Before Bolt can load content like tasks, plans, functions, classes and types, that content must exist inside a Puppet module on the current Bolt project's modulepath.
By default, the Bolt modulepath includes the
directories, as well as any project-level content in the current Bolt project
directory. You can create project-level content to use with Bolt, or create a
standalone module that you can install with Bolt and use as you would any other
module you downloaded from the Forge.
Directory structure of a module
Modules have a specific directory structure outlined in the Puppet documentation. However, a typical module for use with Bolt might contain these files and directories:
||Hiera data that can be used when applying a manifest block.|
||Static files that can be loaded by a plan or required as a dependency of a task. Prefer putting non-Ruby libraries used by a task here.|
||Puppet language functions that can be used from a plan.|
||Hiera configuration for this module.|
||Typically Ruby code, such as custom Puppet functions, types, or providers.|
||Classes and other Puppet code usable when applying a manifest block.|
||Typical metadata for a module describing version, operating system compatibility, and other module dependencies.|
||Plans, which must end in the
||Tasks and their metadata.|
Where to put module content
You have two options when it comes to storing and developing module content:
You can develop modules directly in the Bolt project directory inside the
You can develop your module content outside of a project directory and then add the module's directory to your project's modulepath for use with Bolt. Alternatively, you can publish the module to the Forge and install it to your Bolt project.
Modules for projects
If you're developing a module to support a particular project, you can develop
the module directly in the Bolt project directory. To create a skeleton
structure for your module, run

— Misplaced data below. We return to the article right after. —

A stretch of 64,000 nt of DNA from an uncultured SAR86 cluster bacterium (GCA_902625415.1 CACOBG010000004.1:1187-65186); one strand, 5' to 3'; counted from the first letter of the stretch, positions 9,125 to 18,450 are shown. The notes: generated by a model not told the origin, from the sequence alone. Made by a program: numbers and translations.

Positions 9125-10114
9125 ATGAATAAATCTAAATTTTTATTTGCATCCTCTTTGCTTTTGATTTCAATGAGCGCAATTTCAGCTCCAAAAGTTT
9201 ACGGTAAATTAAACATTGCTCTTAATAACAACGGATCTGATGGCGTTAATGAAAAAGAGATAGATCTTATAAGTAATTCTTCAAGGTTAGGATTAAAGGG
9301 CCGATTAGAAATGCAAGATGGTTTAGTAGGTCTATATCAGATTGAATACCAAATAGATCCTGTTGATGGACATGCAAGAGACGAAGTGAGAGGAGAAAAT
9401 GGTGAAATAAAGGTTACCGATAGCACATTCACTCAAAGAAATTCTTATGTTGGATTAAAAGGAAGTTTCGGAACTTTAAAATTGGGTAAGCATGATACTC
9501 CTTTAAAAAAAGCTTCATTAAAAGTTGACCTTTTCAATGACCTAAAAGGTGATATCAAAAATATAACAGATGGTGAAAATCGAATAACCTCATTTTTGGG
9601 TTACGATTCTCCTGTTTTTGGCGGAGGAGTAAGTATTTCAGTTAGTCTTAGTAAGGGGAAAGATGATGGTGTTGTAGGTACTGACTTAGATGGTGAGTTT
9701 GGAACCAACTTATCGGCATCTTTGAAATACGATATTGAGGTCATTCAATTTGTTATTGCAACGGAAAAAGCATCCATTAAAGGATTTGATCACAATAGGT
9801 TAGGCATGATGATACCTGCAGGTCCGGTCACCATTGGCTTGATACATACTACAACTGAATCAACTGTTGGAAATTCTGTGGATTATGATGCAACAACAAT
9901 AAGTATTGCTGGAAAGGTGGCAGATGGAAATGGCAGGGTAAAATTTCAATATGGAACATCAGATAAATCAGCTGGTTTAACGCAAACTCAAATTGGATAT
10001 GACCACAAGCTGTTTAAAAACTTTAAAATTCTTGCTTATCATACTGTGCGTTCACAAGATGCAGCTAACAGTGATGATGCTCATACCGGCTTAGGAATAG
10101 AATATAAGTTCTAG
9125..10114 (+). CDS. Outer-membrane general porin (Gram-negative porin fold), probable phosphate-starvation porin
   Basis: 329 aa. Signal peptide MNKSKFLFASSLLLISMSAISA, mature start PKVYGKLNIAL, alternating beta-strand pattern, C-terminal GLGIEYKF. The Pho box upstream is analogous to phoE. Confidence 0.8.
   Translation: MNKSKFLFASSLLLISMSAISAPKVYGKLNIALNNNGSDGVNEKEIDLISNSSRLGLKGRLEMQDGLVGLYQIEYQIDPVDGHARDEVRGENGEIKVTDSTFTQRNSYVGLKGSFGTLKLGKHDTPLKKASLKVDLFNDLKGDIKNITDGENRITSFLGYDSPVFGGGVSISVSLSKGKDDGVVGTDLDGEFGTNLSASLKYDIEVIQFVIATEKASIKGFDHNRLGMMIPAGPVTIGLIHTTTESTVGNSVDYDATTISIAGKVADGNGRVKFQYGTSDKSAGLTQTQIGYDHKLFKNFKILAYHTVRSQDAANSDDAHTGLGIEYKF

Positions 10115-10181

pdk new module inside the
in your project. For information on creating a new project, see Bolt
Note: To use the
pdk command, you must install the Puppet Development
If you want to share a module publicly, you can develop the module outside of a Bolt project and publish it to the Puppet Forge. If you want to use the module in multiple Bolt projects, but don't want to publish it, you can add the directory that contains the module to your modulepath.
To create a standalone module and publish it on the Forge:
pdk new moduleoutside of a Bolt project directory.
Develop the module.
Push the module to a code repository or the Forge.
After you've published the module to the Forge, you can add it to a Bolt project using the Bolt command line. For more information, see Installing modules.
Follow these tips and best practices for managing standalone modules:
If you're testing a standalone module inside a project, add
modules/*to the project's
.gitignorefile to prevent accidentally committing the module.
Wherever possible, write automated tests for the tasks and plans in your module. For information about automated testing patterns, check out these resources: Example of unit testing plans and integration (acceptance) testing tasks (GitHub) and Writing Robust Puppet Bolt Tasks: A Guide (Puppet blog).